Fewer than 40% of SC students meet expectations in state math testing
COLUMBIA, S.C. (WIS) - Roughly 47% of students from 3rd to 8th grade are meeting state standards in science according to the South Carolina Department of Education. Only about 39% are meeting or exceeding standards in math.
The South Carolina Department of Education announced Tuesday the results of the 2021-2022 school year in the South Carolina Palmetto Assessment of State Standards (SCPASS) in Science. The department also released the results of the South Carolina College and Career Ready Assessments in English Language Arts and Mathematics in the elementary and middle school grade levels (SC READY).
Science scores are reported as:
- Does Not Meet Expectations
- Approaches Expectations
- Meets Expectations
- Exceeds Expectations
SCPASS tested 347,962 students last year. The 47% that are meeting standards is an increase from 42% in 2020 and 45% in 2019. The SCPASS Science assessment was statewide for students in grades four, six, and eight, and the Social Studies assessment was administered to students in grades five and seven.
The scores in math align with a nationwide trend of a decline during the pandemic. Last year’s 39% scores of South Carolina students meeting or exceeding expectations is an increase from 2020 which saw 37% of students achieve the score. However, this is a decrease from the 45% reported during the 2018-2019 school year.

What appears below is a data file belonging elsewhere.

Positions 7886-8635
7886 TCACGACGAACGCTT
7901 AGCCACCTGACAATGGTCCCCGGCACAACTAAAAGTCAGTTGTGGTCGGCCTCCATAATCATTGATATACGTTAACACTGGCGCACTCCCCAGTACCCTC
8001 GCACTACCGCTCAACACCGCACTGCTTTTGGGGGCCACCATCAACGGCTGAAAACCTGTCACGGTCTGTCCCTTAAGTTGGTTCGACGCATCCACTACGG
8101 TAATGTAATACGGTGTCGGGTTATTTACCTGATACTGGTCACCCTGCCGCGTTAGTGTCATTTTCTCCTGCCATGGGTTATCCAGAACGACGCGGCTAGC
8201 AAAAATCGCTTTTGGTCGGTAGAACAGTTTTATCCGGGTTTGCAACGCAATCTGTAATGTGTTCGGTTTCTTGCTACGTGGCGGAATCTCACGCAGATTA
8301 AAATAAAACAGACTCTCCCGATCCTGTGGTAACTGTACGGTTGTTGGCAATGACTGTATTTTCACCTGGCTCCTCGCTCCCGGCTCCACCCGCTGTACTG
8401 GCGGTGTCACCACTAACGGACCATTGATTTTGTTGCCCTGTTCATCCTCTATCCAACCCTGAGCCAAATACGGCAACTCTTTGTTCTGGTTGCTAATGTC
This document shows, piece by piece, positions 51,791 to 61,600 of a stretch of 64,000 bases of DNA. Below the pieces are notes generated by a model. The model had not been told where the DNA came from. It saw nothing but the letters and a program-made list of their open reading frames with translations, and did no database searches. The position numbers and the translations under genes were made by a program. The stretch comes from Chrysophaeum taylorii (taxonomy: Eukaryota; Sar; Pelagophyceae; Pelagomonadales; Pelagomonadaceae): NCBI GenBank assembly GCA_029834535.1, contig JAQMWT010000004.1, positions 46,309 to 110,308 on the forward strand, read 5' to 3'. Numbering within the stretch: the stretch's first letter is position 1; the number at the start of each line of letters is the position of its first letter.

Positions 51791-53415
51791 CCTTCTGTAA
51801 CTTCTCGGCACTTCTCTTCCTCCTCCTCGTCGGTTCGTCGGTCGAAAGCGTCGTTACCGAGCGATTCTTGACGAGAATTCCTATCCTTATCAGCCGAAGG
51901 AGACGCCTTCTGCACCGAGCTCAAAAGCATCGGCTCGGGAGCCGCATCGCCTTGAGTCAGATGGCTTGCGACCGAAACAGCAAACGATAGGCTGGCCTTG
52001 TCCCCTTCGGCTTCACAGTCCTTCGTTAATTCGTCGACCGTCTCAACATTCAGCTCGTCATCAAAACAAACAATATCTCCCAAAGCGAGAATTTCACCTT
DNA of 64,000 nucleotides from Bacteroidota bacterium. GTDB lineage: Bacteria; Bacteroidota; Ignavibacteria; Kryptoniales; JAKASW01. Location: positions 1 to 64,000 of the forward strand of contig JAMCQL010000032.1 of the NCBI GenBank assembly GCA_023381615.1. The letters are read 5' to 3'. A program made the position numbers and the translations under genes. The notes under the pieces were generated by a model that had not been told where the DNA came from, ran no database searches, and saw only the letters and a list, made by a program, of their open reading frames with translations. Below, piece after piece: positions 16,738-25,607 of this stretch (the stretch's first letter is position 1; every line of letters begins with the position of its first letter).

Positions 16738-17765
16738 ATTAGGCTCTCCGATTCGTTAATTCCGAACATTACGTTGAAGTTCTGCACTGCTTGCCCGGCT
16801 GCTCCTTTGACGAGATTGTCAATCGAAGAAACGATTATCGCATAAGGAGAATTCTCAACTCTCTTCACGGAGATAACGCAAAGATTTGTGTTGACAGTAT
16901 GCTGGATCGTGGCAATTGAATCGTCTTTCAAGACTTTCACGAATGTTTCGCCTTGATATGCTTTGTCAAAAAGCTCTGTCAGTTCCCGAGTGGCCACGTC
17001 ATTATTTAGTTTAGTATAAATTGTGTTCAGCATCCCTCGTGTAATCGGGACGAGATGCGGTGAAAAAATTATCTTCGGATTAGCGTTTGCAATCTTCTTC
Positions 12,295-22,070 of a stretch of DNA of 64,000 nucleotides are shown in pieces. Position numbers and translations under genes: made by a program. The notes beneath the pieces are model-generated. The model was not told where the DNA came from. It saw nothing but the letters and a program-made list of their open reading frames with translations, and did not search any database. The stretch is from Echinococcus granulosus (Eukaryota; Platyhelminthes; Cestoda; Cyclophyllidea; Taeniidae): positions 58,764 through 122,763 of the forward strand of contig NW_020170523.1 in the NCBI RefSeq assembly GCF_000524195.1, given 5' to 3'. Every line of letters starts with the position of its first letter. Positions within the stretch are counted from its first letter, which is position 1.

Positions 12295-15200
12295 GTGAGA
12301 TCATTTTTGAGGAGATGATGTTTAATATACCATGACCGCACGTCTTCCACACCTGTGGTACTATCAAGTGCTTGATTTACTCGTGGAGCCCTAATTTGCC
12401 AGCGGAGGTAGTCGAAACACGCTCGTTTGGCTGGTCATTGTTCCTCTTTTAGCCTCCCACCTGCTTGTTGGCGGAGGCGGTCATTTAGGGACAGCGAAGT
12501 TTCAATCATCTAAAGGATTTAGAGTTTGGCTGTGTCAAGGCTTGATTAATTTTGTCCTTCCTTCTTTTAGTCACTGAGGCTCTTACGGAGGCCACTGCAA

“Today’s results confirm the impacts and disruptions caused by the pandemic and the fact that we must continue to support students and educators as we recover,” said State Superintendent of Education Molly Spearman.
“We are alarmed and very concerned about the regression we see in areas like math, while encouraged by what we see in ELA. Much more will need to be done to reach our high standards and goals for the students of South Carolina, and it will take the combined efforts of educators, parents, and other stakeholders as we move forward.”
The department reported several initiatives at state and local levels are in effect to try and help with the learning loss during the pandemic. These include Language Essentials for Teachers of Reading and Spelling (LETRS) a professional learning program, free online tutoring for students, and a digital library for teachers.
“We are not painting a rosy picture and will look to implement meaningful actions, knowing that we have work to do in areas like math and bridging achievement gaps. However, we also want to pause to thank our educators for the growth we already see and work that we know they will do to address the challenges we have ahead.”
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